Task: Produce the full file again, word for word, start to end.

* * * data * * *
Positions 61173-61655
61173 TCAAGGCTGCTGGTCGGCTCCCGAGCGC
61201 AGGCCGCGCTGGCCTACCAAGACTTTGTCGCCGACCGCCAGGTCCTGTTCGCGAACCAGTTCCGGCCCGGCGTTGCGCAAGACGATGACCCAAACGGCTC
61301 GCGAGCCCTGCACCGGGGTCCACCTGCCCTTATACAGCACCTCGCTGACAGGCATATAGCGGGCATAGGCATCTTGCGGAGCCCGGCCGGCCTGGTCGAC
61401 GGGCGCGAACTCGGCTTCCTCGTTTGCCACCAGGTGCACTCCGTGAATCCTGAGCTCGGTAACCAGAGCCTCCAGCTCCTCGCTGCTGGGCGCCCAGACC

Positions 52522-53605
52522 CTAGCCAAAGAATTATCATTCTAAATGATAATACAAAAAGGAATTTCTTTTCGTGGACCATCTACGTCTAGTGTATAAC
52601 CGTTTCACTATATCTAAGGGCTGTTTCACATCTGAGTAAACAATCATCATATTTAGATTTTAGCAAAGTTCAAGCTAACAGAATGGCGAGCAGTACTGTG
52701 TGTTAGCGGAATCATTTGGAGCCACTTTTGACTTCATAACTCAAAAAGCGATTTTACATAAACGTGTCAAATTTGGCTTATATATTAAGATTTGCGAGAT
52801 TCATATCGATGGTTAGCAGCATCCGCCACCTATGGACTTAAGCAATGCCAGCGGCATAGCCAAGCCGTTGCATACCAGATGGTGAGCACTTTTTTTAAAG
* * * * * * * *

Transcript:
Positions 61173-61655
61173 TCAAGGCTGCTGGTCGGCTCCCGAGCGC
61201 AGGCCGCGCTGGCCTACCAAGACTTTGTCGCCGACCGCCAGGTCCTGTTCGCGAACCAGTTCCGGCCCGGCGTTGCGCAAGACGATGACCCAAACGGCTC
61301 GCGAGCCCTGCACCGGGGTCCACCTGCCCTTATACAGCACCTCGCTGACAGGCATATAGCGGGCATAGGCATCTTGCGGAGCCCGGCCGGCCTGGTCGAC
61401 GGGCGCGAACTCGGCTTCCTCGTTTGCCACCAGGTGCACTCCGTGAATCCTGAGCTCGGTAACCAGAGCCTCCAGCTCCTCGCTGCTGGGCGCCCAGACC

Positions 52522-53605
52522 CTAGCCAAAGAATTATCATTCTAAATGATAATACAAAAAGGAATTTCTTTTCGTGGACCATCTACGTCTAGTGTATAAC
52601 CGTTTCACTATATCTAAGGGCTGTTTCACATCTGAGTAAACAATCATCATATTTAGATTTTAGCAAAGTTCAAGCTAACAGAATGGCGAGCAGTACTGTG
52701 TGTTAGCGGAATCATTTGGAGCCACTTTTGACTTCATAACTCAAAAAGCGATTTTACATAAACGTGTCAAATTTGGCTTATATATTAAGATTTGCGAGAT
52801 TCATATCGATGGTTAGCAGCATCCGCCACCTATGGACTTAAGCAATGCCAGCGGCATAGCCAAGCCGTTGCATACCAGATGGTGAGCACTTTTTTTAAAG